The regulations were laid before the House on
May I add my congratulations to the Secretary of State on her well deserved return to the Front Bench? Croydon South is one of the constituencies with the highest level of universal credit roll-out, at 43%, and in general it is helping people back into work. There are, however, some technical anomalies relating to the timing of the assessment period as people come off work and into benefits or where they receive two salary payments in the same assessment period. Will the Secretary of State look into that particular anomaly and, if appropriate, make some small technical adjustments?
I have a number of matters that I will be looking into, having taken on this important new role. My hon. Friend raises an important point. I would point out to him that universal credit is successfully a dynamic assessment, so if somebody is paid twice during one month, the benefit payments will reflect that and then be adjusted the following month, but I am quite prepared to look at any issues he wants to bring me.
I thank my right hon. Friend for his welcome. I share his view that it is vital that as universal credit is rolled out, we learn from any errors and adjust it, to ensure that it properly serves the people it is intended for. Of course I will look into that case—I saw the report—and, if appropriate, come back to him.
I welcome the Secretary of State to her position. I will ask her an easy question. The Government will bring forward regulations on the migration of beneficiaries of the existing benefits to universal credit. Will she not bring forward the debate on those regulations until we have received the Select Committee report and the Social Security Advisory Committee has had another chance to look at the Government’s important amendments?
I am not sure that the right hon. Gentleman has properly badged that as an easy question. I will have to take a look at that and come back to him, I am afraid.
In Hull, we have the amazing Welfare Rights service, which gives free and impartial advice to the people of Hull, but one of its concerns at the moment is a decision to move all universal support to the citizens advice bureau, which will take funding away from fantastic services such as Welfare Rights. Will the Secretary of State meet me to discuss how giving the money to the CAB will have a negative unintended consequence on our wonderful Welfare Rights service in Hull?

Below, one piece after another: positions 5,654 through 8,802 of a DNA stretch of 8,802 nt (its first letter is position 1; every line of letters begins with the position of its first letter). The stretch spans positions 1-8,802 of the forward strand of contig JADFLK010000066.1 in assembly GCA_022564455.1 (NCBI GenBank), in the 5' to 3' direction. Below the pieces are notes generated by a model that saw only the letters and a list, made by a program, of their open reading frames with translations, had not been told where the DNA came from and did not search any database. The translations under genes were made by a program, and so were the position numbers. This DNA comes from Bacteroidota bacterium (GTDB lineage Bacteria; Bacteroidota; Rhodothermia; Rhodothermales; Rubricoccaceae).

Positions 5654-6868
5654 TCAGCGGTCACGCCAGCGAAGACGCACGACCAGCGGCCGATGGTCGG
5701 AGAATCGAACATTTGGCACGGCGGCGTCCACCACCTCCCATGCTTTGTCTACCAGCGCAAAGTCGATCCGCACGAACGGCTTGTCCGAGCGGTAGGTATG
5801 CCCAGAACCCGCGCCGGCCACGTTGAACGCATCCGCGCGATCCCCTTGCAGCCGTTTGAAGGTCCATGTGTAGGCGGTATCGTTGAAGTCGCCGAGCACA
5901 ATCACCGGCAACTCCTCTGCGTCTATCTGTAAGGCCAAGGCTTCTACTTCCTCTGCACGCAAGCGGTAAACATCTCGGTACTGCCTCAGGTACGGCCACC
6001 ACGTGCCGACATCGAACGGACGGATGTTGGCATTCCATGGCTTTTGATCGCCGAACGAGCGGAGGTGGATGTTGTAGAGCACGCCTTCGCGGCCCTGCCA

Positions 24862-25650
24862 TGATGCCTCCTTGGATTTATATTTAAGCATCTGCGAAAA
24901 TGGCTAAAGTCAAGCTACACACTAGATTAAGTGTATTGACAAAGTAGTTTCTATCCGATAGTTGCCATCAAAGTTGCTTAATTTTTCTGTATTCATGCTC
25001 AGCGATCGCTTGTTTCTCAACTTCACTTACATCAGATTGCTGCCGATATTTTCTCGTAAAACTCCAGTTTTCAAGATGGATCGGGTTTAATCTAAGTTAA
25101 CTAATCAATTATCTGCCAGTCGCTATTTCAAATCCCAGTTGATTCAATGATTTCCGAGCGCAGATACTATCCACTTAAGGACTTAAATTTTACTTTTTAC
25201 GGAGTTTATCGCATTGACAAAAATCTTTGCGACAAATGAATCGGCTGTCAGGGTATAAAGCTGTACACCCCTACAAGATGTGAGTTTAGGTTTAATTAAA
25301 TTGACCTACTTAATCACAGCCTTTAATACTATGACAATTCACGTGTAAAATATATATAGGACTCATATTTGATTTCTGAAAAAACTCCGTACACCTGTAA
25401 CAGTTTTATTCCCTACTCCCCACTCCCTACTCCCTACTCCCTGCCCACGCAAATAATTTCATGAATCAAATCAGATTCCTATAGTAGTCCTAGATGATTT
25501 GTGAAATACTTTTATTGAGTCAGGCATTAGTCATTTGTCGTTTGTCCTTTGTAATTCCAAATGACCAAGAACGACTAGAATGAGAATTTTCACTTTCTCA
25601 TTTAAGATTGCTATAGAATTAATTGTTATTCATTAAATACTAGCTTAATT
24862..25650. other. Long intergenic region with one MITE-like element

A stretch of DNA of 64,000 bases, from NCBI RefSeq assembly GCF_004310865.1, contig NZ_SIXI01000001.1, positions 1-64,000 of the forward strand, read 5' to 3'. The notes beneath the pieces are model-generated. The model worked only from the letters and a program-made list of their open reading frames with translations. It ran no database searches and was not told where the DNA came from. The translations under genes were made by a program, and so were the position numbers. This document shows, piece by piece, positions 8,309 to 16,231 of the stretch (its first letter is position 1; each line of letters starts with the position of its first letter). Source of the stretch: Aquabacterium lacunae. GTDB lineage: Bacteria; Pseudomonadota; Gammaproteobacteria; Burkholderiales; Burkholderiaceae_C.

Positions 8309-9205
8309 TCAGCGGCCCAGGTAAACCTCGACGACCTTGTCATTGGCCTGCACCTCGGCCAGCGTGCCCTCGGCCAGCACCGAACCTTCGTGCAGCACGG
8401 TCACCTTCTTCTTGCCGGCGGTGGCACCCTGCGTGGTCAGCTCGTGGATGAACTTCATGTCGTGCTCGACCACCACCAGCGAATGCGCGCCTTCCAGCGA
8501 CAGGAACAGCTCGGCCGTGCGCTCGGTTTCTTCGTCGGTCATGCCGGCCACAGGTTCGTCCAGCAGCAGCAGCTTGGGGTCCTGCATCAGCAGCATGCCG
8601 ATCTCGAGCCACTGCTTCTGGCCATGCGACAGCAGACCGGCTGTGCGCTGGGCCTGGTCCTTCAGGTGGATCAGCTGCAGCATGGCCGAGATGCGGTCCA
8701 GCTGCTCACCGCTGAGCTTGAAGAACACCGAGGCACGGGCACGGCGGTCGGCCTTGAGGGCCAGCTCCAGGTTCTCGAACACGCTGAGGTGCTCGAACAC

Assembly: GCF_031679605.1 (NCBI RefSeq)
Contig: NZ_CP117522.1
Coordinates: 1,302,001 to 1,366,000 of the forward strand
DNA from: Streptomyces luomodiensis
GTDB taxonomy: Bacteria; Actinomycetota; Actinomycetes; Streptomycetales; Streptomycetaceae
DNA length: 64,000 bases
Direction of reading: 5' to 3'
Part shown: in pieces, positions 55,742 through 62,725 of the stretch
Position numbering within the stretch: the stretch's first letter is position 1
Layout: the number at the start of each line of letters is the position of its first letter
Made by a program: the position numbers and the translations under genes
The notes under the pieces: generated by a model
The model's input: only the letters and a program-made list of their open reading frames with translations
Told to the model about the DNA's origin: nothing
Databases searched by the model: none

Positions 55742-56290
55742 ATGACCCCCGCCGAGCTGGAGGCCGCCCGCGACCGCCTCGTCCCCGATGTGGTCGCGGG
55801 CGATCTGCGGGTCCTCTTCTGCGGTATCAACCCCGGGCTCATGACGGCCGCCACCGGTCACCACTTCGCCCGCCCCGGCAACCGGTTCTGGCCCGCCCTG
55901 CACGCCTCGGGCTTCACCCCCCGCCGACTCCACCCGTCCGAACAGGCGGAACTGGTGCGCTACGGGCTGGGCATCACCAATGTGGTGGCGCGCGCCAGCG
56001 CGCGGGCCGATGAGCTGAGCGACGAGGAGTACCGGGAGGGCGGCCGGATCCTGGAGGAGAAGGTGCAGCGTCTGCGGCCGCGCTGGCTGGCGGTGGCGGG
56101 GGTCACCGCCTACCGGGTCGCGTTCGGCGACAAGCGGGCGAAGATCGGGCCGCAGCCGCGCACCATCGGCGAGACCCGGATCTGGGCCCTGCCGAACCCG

I am very interested in responding to specific cases such as the one the hon. Lady raises. It is important that we provide the additional service. That is why we are working with Citizens Advice to provide a consistent service, but certainly she should come to the Department and meet either me or the Minister to discuss that.
I welcome my right hon. Friend and neighbour back to the Front Bench, and I pay tribute to her predecessor, whom I enjoyed working for over many months. The Secretary of State will be well aware of Hastings Direct, a company that employs her constituents and mine. Will she pay credit to that company for holding a universal credit surgery with our jobcentre teams, which has helped people to find more access to benefits? One couple with a young child found that they were entitled to an extra £600 per month. Does that not show that universal credit works as a signpost, to help people into the benefits structure and increase their earnings?
I thank my hon. Friend and neighbour for raising the important work that Hastings Direct has done. It is a really good example of a public-private partnership making sure that the benefits of universal credit are set out for employers in an environment in which the employer and the employed can work closely together to get the best outcome.
I welcome the new Secretary of State to her place. Her predecessor suggested that a range of expert charities had welcomed the Chancellor’s intervention on universal credit, when in actual fact they wanted him to go further—much further. This new Secretary of State wields significant power, more than any of her five predecessors in the past three years, by virtue of the Prime Minister’s precarious position. Will she use that power to listen to those expert charities and halt universal credit until it is fixed?
I would not want to overstate what the hon. Gentleman calls my power, but I am certainly going to be listening very carefully. Part of the benefit of the universal credit roll-out will be making sure we get the expert guidance from the people who have been working in this field for many years, and we will certainly be doing that.
The report of the UN special rapporteur on extreme poverty and human rights said, when asked about the problems that universal credit claimants are facing, that:
“Government ministers were…entirely dismissive”.
Thus far, the Government have been determined to press ahead with the next phase of the roll-out, despite clear warnings from over 80 organisations working with disabled people who will be affected that many people could fall out of the social security system altogether and be in risk of destitution. Will the new Secretary of State end the Government’s state of denial, scrap the managed migration regulations and stop the roll-out of universal credit?
I have seen the report by the rapporteur—I read it over the weekend—and I must say that I was disappointed, to say the least, by the extraordinary political nature of his language. We on the Conservative Benches will always engage with professionals, experts and non-governmental organisations—we are not so proud that we do not think we can learn as we try to adjust universal credit for the benefit of everybody—but that sort of language was wholly inappropriate and actually discredited a lot of what he was saying. We look forward to working with experts in the area to make sure that we get the right outcome for the people whom we want to look after.